How To Approach A Friend About Their Mental Health

Plus the signs to look out for.

Returning to school in such uncertain times may make you feel anxious and worried. It’s so important to check in with yourself and keep an eye on how you’re feeling. While you are taking care of yourself make sure to check in on your friends and loved ones to ensure they have the support they need.

According to St Patrick’s Mental Health Services, anxiety is the most common mental health issue that affects Ireland and Europe. In a study done by UCD School of Psychology, 22% of secondary school students reported experiencing “severe anxiety”.

When you feel affected by anxiety or any mental health issue, you might personally notice symptoms and changes in your general wellbeing. However, it can be harder to see these changes in friends as they may be masking them.

Signs to look out for

So, what are some signs or symptoms you should you look out for if you feel as though a loved one could be suffering with their mental health?

Physical Appearance

If your friend seems to care less than usual about their appearance, things like; not brushing their hair, not showering, not brushing their teeth or not changing their clothes then there is a possibility they could be suffering from something such as depression, according to psychotherapist, Mary McHugh.

Negativity

A person who is struggling with their mental health could find it difficult to look on the bright side, leading to them being quite negative. If a loved one doesn’t want to get out of bed to go about their usual day and continuously uses heavy language, such as saying ‘everything is so hard’ or ‘my life is awful’, this is something you should check in on to ensure they are okay.

Distance

You may notice that your best friend is excited to go out next Saturday, but the closer it gets the less they want to go, and eventually cancel. When this happens every now and again it’s no big deal – we all get in moods where we want to be alone. However, when it becomes a pattern you should approach them.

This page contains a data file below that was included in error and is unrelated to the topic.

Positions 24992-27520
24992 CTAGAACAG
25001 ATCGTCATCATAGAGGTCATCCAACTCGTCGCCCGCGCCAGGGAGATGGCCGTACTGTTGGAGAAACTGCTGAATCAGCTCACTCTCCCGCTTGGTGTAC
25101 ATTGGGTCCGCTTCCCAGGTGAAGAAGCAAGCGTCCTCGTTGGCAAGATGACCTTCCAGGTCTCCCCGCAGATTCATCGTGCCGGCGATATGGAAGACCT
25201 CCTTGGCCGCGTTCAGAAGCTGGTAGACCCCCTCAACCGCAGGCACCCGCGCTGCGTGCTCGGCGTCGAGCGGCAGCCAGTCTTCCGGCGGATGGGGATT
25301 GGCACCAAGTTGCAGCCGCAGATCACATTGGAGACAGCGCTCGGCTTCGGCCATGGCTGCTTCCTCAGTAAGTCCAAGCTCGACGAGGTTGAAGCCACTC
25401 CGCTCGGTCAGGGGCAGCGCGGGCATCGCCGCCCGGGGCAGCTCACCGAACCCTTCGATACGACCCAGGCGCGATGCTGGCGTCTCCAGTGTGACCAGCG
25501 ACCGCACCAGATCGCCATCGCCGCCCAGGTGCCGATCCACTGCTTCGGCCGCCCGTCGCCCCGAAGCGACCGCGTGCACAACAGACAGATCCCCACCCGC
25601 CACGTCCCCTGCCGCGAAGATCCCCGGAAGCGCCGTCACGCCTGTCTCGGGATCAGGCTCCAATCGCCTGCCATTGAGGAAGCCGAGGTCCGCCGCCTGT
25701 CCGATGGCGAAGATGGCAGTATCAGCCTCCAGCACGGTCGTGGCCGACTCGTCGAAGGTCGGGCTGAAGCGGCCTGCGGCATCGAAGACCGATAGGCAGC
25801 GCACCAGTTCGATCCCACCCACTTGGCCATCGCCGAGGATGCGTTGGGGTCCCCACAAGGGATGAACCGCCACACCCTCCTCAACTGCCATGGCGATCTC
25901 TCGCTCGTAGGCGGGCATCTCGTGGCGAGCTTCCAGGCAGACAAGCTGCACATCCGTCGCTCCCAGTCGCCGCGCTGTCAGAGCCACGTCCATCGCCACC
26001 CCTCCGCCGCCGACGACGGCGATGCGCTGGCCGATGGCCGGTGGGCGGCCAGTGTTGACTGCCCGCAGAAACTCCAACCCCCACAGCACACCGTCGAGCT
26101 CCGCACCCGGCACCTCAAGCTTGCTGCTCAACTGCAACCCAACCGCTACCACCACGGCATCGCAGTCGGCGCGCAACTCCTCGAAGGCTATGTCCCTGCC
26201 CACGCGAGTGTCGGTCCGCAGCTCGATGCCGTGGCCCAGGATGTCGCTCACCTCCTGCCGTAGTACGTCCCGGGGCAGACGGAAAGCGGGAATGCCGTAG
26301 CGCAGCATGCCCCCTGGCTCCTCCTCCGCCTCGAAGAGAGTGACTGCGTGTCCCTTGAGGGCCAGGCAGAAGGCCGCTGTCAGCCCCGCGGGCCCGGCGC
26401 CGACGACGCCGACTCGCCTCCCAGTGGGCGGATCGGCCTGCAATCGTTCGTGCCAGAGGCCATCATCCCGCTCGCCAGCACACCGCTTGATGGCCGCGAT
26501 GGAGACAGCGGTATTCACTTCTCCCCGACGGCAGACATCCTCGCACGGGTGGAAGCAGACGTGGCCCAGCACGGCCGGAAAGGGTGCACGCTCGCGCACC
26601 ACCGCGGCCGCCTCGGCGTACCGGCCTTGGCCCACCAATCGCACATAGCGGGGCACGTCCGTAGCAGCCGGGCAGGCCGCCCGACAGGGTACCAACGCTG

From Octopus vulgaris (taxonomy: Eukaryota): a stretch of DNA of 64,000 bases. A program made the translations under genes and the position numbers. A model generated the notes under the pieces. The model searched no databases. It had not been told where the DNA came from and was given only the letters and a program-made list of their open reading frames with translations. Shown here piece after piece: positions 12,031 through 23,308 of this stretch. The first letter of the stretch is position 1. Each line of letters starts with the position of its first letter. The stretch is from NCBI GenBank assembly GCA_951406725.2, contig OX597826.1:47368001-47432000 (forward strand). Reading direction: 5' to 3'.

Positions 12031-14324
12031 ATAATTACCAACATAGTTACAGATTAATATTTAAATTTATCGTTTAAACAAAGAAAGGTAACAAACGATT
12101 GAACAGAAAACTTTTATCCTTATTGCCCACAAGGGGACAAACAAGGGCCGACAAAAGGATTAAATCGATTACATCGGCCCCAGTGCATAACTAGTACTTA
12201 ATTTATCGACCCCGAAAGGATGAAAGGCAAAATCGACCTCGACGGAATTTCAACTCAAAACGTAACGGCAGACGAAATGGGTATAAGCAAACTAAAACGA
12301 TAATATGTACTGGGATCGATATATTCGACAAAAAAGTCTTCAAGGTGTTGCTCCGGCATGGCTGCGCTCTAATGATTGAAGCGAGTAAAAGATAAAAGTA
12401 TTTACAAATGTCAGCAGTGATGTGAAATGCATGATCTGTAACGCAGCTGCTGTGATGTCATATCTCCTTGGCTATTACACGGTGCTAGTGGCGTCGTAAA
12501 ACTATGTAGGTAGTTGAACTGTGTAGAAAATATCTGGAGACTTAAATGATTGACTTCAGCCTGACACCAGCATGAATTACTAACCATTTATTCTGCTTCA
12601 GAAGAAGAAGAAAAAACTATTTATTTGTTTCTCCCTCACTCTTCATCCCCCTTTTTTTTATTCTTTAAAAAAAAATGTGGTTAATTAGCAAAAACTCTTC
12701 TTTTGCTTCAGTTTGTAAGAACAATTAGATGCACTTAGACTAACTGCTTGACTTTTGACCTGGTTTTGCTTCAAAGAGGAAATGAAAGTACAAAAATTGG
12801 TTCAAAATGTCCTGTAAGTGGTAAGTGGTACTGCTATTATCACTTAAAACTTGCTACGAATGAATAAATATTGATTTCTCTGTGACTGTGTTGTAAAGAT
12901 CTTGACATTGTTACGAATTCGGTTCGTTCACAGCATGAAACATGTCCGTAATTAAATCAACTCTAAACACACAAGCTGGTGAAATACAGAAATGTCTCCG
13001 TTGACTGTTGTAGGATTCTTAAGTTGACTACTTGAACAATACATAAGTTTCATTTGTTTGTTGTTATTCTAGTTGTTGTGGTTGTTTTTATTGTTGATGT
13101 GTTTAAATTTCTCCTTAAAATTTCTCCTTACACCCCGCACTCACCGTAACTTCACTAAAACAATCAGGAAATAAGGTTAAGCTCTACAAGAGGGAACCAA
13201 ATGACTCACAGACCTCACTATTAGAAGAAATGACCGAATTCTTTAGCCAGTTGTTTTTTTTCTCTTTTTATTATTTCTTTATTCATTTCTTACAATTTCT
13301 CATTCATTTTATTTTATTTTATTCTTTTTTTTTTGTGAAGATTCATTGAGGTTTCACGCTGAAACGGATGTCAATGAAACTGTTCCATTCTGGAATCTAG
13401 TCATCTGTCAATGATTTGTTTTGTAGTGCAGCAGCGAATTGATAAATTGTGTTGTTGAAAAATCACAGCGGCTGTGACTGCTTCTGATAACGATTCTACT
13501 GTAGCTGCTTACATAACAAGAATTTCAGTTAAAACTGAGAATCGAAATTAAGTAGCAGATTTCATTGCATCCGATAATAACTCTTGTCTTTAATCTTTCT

Mary explains that when you approach your friend, it is important to try to take a step back and think of different reasons they could be doing this. Your own mental state can make it harder to do this if you aren’t in the best place you could naturally take offence to it and overthink.

Picking Fights

Figuring out whether or not your friend is fighting with you because they are angry or struggling can be difficult. However, this does not mean you should allow it to happen. When fighting begins you need to set up boundaries by telling your friend you’re here for them, but it is not fair to be fighting with you. Mary explains that you need to challenge the fact they are picking fights because you will also be hurt by this. Let them know that you’re their friend and they can tell you if something is wrong, but that it’s not okay to fight with me.

So, what do I do?

The first most important thing you can do is to be attentive. Invite your friend out for coffee to see if they want to talk about anything, or even just ask ‘are you okay because I noticed…’ whether you noticed they were sad a few days ago or they’re not active on social media anymore. No matter what it is, there’s no harm in checking in.

“It’s coming in with reassurance,” says Mary, “I wouldn’t smother them because that could push them away.”

If your friend insists that they are okay, but you are still concerned that they aren’t acting like their usual self, you should go to an adult who can help. Mary says that you are not overstepping if you are worried about the “wellbeing for another and you’re doing it out of care, [you should] absolutely go to a parent or to school principal.”

Mary says that these people should be discreet, and if there isn’t a proper support system at home you can go to anyone your friend confides in. That could be their favourite teacher, a sibling or an auntie.

All of this can be very hard to take on by yourself, it is important you continue to take care of yourself regardless of how concerned you are. If it gets to a point that you don’t know how to help or your friend appears to be a danger to themselves, then you should go straight to a teacher or family member who will help.

According to Mary, “it’s really important that if somebody says something to you about self-harm or suicide that actually you take action.”

While you are checking in on your friends and loved ones, make sure to check in with yourself and reach out to someone if you are feeling low or anxious. Everyone deserves to be happy including you, so apply the same rules above to yourself if you’re feeling low, and speak to someone and get the help you need.

READ MORE: 

A New Mental Health Text-Line Has Just Launched in Ireland

Do I Have Anxiety?

Understanding Self-Harm: How To Help A Friend Going Through It

Words: Emily Clarke


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